European Liberals and French seal their cooperation in Strasbourg
“Ca y est!” – “It’s done!”, is what many europhile liberals probably thought last weekend. After months of uncertainty about the political anchorage of the pro-European Renaissance list of French President Emmanuel Macron in the future European Parliament, the speculation should now have come to an end.
After first tentative cooperation attempts at the ALDE party congress in Madrid last November, European liberals and the French Renaissance list finally sealed their post-EU-election cooperation. The cooperation is based on a Memorandum of Understanding for a still nameless future faction. It is likely that the French name “Renaissance” will be retained, being in line with the ALDE election slogan “Renew Europe”.
Cooperation with ALDE – but not exclusively
The electoral alliance Renaissance, which translates as rebirth, encompasses four parties and movements: La République en Marche, Mouvement Démocrate, AGIR and the Mouvement Radical-Libéral Social. MoDem and La République en Marche already formed a common list in the “Super Election Year” of 2017, while the other two parties joined them only in the run-up to the European elections 2019
Among the ALDE, especially larger member parties support the future cooperation: Free Democrats (Germany), Ciudadanos (Spain), D66 (Netherlands), Momentum (Hungary), MR (Belgium), NEOS (Austria) and VVD (Netherlands) support this faction. This selection is already a good indicator for the framework for future collaboration, which, however, is not explicitly exclusive:
“ALDE and the Renaissance list are determined to form a new group after the European elections which will be open to other like-minded parties. This new group will be a new force in the European Parliament and will put to an end the current Grand Coalition of Social and Christian Democrats. (…) Together we have a clear reform agenda for Europe, and we are willing to build a coalition with other reform-driven political groups in the European Parliament, which share our goals.”, reads the joint statement.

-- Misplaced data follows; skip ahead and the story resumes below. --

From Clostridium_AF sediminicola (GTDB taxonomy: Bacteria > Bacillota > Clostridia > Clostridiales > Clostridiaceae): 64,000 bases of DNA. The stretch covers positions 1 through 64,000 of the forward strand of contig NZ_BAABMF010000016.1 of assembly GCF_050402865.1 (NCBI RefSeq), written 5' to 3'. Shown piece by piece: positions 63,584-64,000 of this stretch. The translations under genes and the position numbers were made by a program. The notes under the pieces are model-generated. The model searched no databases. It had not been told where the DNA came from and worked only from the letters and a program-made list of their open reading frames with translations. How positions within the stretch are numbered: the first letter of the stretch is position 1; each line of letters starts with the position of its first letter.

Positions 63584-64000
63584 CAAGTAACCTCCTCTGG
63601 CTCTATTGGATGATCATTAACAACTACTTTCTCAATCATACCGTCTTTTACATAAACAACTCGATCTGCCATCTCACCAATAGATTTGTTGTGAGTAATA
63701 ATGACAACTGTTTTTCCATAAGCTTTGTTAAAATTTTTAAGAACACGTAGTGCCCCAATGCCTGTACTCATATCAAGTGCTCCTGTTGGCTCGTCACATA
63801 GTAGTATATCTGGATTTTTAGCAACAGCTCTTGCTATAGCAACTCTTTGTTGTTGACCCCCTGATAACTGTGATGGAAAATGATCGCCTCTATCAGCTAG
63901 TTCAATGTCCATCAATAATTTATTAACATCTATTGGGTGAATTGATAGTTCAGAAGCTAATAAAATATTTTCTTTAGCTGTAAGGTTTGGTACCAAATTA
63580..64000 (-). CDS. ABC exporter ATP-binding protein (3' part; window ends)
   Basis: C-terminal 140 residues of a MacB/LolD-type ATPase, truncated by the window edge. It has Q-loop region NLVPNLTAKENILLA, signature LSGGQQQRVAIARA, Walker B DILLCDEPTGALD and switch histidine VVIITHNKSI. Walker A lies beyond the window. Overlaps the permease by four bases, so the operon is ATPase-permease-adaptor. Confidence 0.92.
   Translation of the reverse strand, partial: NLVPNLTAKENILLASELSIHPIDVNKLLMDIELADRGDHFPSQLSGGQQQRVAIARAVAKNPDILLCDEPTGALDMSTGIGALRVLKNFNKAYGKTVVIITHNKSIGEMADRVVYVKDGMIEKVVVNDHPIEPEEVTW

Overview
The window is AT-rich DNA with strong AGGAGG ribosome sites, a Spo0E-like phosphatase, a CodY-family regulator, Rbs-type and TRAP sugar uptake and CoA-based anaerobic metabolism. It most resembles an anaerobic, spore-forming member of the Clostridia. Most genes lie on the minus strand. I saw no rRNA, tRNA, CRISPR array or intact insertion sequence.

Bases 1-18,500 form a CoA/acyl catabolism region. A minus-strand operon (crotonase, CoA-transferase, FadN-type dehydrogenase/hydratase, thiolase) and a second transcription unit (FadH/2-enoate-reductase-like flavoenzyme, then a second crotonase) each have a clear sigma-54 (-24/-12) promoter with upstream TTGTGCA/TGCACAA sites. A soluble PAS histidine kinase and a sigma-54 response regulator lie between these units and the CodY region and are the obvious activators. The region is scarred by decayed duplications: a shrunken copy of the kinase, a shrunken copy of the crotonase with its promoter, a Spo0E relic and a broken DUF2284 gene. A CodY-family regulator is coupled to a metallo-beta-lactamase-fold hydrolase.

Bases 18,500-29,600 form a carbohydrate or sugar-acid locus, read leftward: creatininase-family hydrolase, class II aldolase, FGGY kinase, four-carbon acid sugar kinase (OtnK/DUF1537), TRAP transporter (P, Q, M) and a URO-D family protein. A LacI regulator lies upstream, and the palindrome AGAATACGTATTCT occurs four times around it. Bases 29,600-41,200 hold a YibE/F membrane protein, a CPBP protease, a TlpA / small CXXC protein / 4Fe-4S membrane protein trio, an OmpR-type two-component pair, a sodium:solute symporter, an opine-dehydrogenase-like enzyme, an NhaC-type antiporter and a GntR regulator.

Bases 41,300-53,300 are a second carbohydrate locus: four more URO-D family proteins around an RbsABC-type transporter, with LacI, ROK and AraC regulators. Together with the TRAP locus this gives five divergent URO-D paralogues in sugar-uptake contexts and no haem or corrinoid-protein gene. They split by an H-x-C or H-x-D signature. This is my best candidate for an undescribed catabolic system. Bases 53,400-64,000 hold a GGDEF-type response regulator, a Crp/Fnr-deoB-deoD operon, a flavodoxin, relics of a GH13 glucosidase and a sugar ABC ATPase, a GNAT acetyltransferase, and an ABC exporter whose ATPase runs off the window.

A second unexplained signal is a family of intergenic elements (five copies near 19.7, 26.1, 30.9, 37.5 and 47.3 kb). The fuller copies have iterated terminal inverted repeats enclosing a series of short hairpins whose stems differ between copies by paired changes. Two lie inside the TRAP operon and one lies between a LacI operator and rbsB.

Macron’s supporters, alongside party leader Stanislas Guerini, French MP for Benelux Pieyre-Alexandre Anglade, and party representative for European Affairs Garance Pineau, have held talks with numerous European political partners in recent months, including Greens and Social Democrats. Representatives of other political movements also congratulated and signalled their support for the Renaissance project, such as the Portuguese Socialist Prime Minister Antonio Costa and former Italian Prime Minister Matteo Renzi.
New Faction as Power Factor
Thanks to the new cooperation, the ALDE Group, which currently has 69 seats in the European Parliament, can hope for around 100 seats after 26th of May. According to recent polls, the group is likely to be dominated by the French delegation (around 21 seats), followed by liberals from Germany, Spain, the United Kingdom and the Netherlands.
With this new level of (wo)man power, ALDE would break the de facto political dominance of the two major factions EPP (Conservative) and S&D (Social Democrats) and could become the kingmaker through this pivotal role. After the reconstitution of the European Parliament in early July, distribution of European top posts, including the presidency of the EU Commission and the EU Parliament, will also play an important role. Like the ALDE, President Macron is an opponent of the Spitzenkandidat (lead candidate) process for determining the Commission President, as he reiterated last week at the EU summit in Sibiu, Romania. Macron in particular wants to prevent EPP top man Manfred Weber, who as of future majorities in the EP, would have the greatest chance of winning the coveted position.
Beate Meinl-Reisinger, party leader of the Austrian Neos, went one step further with reference to the ALDE top team: “We must prevent the right-wingers from dividing posts and power after the election. EU Competition Commissioner Margrethe Vestager must become the new President of the Commission.” Whether Macron’s renaissance list also supports that option is currently unknown. An alternative compromise solution that has been heard of a lot recently, is Michel Barnier, French Brexit chief negotiator of the EU Commission and former EU Internal Market Commissioner and French Minister.
Cooperation ≠ Egalitarianism
Controversial debates within the new parliamentary group will not be absent in the future, as the signatories of the cooperation statement stressed. A united faction with Macron in the European Parliament does not mean that everyone agrees on all issues, the Free Democrats said.
The best example for this is the second seat of the European Parliament in Strasbourg, where the monthly plenary sessions take place. All are preceded by elaborate and costly moving. While the German Liberals want Parliament to vote on maintaining the Strasbourg location, the French recently launched a nationwide petition to preserve this European heritage.
European Affairs Manager